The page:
# Generalized Clifford algebra

In mathematics, a Generalized Clifford algebra (GCA) is an associative algebra that generalizes the Clifford algebra, and goes back to the work of Hermann Weyl,[1] who utilized and formalized these clock-and-shift operators introduced by J. J. Sylvester (1882),[2] and organized by Cartan (1898)[3] and Schwinger.[4]

Clock and shift matrices find routine applications in numerous areas of mathematical physics, providing the cornerstone of quantum mechanical dynamics in finite-dimensional vector spaces.[5][6][7] The concept of a spinor can further be linked to these algebras.[6]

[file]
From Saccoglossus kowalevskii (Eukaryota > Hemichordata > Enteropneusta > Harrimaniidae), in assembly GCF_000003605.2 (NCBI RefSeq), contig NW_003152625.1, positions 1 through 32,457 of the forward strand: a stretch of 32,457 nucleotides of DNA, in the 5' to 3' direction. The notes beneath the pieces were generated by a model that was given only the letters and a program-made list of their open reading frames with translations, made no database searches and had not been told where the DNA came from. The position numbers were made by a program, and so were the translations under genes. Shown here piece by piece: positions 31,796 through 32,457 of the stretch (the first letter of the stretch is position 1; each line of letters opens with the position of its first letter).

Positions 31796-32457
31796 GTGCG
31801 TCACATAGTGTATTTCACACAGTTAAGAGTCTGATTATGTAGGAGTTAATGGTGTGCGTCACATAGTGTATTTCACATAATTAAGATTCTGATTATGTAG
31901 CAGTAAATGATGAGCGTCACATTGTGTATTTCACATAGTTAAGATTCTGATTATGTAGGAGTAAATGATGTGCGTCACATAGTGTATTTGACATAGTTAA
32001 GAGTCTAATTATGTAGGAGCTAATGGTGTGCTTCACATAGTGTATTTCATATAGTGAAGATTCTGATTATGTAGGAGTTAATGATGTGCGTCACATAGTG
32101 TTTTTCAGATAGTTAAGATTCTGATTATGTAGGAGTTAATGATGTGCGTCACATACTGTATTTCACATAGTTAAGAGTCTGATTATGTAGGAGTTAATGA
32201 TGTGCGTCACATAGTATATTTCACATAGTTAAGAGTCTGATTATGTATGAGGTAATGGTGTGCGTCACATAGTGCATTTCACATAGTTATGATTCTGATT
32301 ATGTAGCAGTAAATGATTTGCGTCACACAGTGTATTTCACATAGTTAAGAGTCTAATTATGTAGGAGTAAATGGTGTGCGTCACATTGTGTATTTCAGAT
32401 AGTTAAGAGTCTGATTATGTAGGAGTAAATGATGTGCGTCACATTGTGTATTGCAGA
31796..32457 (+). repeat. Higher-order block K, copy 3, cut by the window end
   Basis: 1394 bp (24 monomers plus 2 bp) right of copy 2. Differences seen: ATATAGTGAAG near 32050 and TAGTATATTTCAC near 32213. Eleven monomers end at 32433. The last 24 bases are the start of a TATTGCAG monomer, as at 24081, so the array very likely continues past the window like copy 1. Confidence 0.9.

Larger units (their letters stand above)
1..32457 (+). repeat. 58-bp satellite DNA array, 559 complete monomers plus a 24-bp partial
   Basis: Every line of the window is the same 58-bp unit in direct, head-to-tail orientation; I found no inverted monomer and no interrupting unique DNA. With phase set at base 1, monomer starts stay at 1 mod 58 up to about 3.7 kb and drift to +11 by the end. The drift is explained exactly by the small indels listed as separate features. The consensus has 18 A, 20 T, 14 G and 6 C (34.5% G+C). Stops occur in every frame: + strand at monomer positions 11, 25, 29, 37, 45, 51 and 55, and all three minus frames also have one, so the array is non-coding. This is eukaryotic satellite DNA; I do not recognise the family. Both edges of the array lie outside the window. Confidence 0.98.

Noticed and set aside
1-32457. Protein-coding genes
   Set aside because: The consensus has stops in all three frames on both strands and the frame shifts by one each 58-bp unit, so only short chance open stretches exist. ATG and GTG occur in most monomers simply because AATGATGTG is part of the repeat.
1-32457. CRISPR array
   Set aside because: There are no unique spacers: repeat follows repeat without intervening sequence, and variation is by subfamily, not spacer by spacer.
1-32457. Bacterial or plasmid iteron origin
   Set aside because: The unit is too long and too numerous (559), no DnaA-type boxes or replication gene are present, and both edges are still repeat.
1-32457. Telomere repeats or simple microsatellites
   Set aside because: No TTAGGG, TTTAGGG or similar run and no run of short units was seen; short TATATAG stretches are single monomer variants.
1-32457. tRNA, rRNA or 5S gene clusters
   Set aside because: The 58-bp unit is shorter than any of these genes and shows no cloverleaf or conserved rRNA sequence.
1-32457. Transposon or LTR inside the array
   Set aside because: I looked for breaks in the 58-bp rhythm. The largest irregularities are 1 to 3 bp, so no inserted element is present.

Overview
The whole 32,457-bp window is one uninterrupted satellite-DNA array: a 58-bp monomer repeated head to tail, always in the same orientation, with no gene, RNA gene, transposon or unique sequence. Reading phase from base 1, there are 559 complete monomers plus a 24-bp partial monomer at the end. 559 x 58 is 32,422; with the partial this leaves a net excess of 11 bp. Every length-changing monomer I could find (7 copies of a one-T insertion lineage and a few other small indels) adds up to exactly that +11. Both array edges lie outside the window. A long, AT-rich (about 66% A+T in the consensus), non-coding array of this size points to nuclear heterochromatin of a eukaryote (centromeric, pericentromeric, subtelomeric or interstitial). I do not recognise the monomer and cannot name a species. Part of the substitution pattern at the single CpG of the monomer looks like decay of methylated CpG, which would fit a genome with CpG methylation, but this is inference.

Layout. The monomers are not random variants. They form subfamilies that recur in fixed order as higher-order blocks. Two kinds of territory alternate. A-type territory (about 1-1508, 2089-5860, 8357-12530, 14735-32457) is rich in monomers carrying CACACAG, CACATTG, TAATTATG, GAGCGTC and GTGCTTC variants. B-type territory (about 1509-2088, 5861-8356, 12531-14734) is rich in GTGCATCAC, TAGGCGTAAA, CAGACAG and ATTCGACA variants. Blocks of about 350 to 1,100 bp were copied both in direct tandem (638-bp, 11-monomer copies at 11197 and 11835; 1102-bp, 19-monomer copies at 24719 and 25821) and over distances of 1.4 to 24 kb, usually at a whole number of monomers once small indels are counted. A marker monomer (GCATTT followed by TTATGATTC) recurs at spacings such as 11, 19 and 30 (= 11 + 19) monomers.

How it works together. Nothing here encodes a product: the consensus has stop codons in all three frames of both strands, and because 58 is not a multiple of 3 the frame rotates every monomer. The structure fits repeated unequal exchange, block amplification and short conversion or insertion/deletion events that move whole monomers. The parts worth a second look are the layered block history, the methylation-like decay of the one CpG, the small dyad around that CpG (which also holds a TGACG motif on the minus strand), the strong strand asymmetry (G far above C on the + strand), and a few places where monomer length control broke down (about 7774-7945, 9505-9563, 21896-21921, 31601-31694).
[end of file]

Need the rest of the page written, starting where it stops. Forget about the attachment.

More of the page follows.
The term Generalized Clifford Algebras can also refer to associative algebras that are constructed using forms of higher degree instead of quadratic forms.[8][9][10][11]

## Definition and properties

### Abstract definition

The n-dimensional generalized Clifford algebra is defined as an associative algebra over a field F, generated by[12]

{\displaystyle {\begin{aligned}e_{j}e_{k}&=\omega _{jk}e_{k}e_{j}\\\omega _{jk}e_{l}&=e_{l}\omega _{jk}\\\omega _{jk}\omega _{lm}&=\omega _{lm}\omega _{jk}\end{aligned}}}

and

${\displaystyle e_{j}^{N_{j}}=1=\omega _{jk}^{N_{j}}=\omega _{jk}^{N_{k}}\,}$

j,k,l,m = 1,...,n.

Moreover, in any irreducible matrix representation, relevant for physical applications, it is required that

${\displaystyle \omega _{jk}=\omega _{kj}^{-1}=e^{2\pi i\nu _{kj}/N_{kj}}}$

j,k = 1,...,n,   and ${\displaystyle N_{kj}={}}$gcd${\displaystyle (N_{j},N_{k})}$. The field F is usually taken to be the complex numbers C.